A 68-32 vote on immigration reform was a display of bipartisan support in the U.S. Senate, but it split Arkansas’ senatorial delegation.
The U.S. Senate voted to approve the immigration reform measure, S.744 – the Border Security, Economic Opportunity, and Immigration Modernization Act, which still must clear a Republican-controlled House of Representatives. U.S. Sen. Mark Pryor, D-Ark., voted in favor of the bill, while U.S. Sen. John Boozman, R-Ark., opposed it.
The legislation includes a 13-year pathway for 11 million undocumented immigrants to earn legal status. It also includes enhanced border security measures and increases the number of visas available for high-skilled workers and entrepreneurs as well as visas for temporary agricultural workers.
“Today, the Senate reached across party lines to strengthen our nation by passing the strongest border security bill in history,” said Pryor. “Those who have been in the shadows for decades will be taking responsibility for their actions by paying owed taxes, fines, and penalties; contributing to Social Security; helping reduce our deficit; and strengthening our economy.”
Boozman disagreed, complaining that Senate Majority Leader Harry Reid (D-Nevada) should have allowed more debate on potential amendments to the bill.
“There is no disputing that we need to address our nation’s porous borders, backlogged immigration system and lax enforcement of hiring practices. Unfortunately, the Senate’s ‘legalize now, enforce later’ approach is the wrong way to reform our broken system,” he said.
“This legislation fails to address the core problem of border security and does not provide the resources necessary for enforcement. This needs to be the cornerstone for reform. Instead of listening to the demands of the American people by focusing on securing the border, Majority Leader Reid offered immediate amnesty with a ‘promise’ of future security enhancements that will likely never happen,” he added. “Immigration reform is a serious subject. It deserves a serious debate. Instead, we are left with another instance of Washington’s rush to do something, instead of doing the right thing.”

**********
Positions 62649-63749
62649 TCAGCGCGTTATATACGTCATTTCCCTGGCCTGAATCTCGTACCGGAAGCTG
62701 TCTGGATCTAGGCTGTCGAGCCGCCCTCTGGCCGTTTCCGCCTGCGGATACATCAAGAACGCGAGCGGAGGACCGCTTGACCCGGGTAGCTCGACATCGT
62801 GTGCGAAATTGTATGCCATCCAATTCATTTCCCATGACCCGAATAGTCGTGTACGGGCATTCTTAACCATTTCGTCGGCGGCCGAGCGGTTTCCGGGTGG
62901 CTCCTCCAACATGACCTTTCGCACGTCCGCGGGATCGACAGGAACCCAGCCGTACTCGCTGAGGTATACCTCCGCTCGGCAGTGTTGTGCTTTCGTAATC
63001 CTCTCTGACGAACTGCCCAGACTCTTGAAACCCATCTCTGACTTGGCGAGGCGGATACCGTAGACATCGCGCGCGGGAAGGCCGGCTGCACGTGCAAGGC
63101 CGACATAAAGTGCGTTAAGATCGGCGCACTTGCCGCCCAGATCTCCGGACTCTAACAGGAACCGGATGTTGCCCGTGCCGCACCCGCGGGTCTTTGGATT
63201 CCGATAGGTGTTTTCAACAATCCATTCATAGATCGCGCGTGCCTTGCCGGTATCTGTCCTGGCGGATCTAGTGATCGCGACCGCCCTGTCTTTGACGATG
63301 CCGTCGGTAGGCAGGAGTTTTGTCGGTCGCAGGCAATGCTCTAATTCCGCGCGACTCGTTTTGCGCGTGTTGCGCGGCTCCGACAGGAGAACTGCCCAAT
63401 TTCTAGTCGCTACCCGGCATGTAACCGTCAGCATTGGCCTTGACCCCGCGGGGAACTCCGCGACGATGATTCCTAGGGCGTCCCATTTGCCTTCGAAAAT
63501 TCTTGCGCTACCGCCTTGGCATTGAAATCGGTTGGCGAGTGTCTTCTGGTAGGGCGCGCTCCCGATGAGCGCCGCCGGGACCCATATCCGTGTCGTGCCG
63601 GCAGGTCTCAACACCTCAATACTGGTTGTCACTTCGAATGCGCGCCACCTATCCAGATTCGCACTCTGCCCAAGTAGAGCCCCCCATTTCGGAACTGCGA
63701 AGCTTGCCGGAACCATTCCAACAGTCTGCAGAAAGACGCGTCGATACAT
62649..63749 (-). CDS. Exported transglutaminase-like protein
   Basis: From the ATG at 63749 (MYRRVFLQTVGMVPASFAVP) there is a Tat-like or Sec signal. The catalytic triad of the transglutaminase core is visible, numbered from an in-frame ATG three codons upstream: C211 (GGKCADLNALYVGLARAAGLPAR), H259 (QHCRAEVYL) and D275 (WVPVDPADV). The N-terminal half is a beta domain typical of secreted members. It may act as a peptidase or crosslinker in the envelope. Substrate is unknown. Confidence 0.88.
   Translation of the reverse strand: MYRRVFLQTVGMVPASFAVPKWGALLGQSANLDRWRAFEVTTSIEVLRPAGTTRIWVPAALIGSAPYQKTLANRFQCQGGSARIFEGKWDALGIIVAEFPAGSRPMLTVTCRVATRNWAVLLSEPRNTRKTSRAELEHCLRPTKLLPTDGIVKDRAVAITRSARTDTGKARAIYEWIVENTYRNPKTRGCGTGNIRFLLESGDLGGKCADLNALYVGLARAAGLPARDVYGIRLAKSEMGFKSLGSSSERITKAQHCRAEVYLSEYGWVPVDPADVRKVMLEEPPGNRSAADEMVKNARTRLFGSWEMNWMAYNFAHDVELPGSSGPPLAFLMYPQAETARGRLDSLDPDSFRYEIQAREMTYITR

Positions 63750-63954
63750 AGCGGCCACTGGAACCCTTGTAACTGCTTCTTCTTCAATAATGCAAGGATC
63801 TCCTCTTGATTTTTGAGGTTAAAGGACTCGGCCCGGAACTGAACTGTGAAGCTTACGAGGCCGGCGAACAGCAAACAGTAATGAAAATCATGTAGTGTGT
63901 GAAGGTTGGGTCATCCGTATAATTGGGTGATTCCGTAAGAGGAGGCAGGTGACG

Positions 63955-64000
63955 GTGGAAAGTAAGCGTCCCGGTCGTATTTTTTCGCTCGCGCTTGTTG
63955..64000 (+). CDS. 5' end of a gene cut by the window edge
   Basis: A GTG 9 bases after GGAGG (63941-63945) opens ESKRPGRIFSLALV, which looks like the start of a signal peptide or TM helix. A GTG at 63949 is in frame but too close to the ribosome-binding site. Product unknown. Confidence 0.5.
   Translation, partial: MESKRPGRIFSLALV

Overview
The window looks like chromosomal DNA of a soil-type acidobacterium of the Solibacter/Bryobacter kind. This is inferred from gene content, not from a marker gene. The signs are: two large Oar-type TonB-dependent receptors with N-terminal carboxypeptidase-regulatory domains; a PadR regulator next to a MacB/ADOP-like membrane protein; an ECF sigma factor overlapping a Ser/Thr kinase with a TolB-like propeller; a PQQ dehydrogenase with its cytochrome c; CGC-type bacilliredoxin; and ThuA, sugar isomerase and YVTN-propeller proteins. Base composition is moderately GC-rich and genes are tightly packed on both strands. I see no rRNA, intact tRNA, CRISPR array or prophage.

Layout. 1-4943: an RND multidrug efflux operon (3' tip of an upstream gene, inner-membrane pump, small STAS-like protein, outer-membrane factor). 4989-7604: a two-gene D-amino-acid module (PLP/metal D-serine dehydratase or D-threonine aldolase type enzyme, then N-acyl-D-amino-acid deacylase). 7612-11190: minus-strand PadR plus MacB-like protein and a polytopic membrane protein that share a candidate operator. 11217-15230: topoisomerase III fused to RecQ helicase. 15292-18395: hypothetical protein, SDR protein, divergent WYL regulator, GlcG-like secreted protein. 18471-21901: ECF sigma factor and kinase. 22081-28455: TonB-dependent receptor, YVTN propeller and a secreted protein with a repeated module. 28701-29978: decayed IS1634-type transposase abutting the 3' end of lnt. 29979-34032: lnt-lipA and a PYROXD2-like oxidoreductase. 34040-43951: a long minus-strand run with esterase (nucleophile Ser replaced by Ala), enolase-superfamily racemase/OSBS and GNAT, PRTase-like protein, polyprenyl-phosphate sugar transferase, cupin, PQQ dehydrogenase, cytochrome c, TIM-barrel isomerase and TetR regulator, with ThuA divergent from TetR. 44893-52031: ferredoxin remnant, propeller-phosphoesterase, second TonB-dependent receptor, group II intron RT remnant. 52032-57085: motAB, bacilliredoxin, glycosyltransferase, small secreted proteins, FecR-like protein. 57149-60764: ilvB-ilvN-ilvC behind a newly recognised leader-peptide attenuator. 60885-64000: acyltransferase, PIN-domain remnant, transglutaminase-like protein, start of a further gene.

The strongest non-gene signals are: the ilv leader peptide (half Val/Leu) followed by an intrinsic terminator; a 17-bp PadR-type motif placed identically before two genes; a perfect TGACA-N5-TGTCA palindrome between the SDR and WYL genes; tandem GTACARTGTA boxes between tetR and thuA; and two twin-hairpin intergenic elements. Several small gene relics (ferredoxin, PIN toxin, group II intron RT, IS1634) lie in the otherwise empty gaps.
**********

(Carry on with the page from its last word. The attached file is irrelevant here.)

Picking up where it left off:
The bill is all but dead in the U.S. House, however, although the chamber could take up its own version of immigration reform.
“The House is not going to take up and vote on whatever the Senate passes,” Speaker of the House John Boehner, R-Ohio, told reporters. “We’re going to do our own bill, through regular order.”
A number of Arkansas business, education, and civic interests issued statements of support for the Senate vote.
“Every state—including Arkansas—stands to benefit from comprehensive immigration reform,” said Randy Zook, President and CEO of the Arkansas State Chamber of Commerce/Associated Industries of Arkansas. “Arkansas’s business and industry understand that immigration reform is the right thing to do and now is the right time to do it.”
Ivan Zapien, vice president for federal government relations with Wal-Mart Stores, Inc. said, “As the nation’s largest employer and a retailer that offers products and services to 140 million customers each week, we are committed to working with all interested parties – policy makers, employers, and consumers – to support this reform that is so desperately needed to our immigration system.We now encourage members of the House to continue the momentum so we can make comprehensive immigration reform a reality.”
“The Arkansas poultry and agriculture industries will benefit from this comprehensive immigration reform legislation with an improved guest worker program and stronger borders,” said Marvin Childers, President of the Poultry Federation. “We look forward to working with our congressional delegation in support of similar legislation.”
“As a mayor of a city that is a compassionate community that values diversity and has benefitted greatly from immigrants to our nation, I support sensible immigration reform to fix a broken system,” said Fayetteville Mayor Lioneld Jordan.
“At universities across the country we educate the best and brightest from around the world. Unfortunately, our current immigration system requires these students to then return to their home countries where they put their talents to work. We need immigration reform that allows these students to promote innovation here in the United States,” said Dr. Zulma Toro, Provost and Vice Chancellor for Academic Affairs at the University of Arkansas at Little Rock.
A national group called Federation for American Immigration Reform (FAIR), which polled the issue in Arkansas, issued a statement calling passage of the bill a “betrayal.”
“We fully expect that this betrayal of the American public will be dead on arrival in the House. Thankfully, the House has made it clear that true immigration reform must protect the interests of the American people,” said Dan Stein, FAIR’s president.
“FAIR expects to work with members of the House to ensure that legislation coming out of that body provides a workable plan to secure our borders, enforce immigration laws in the interior of the country, and protect American jobs and tax dollars,” he added.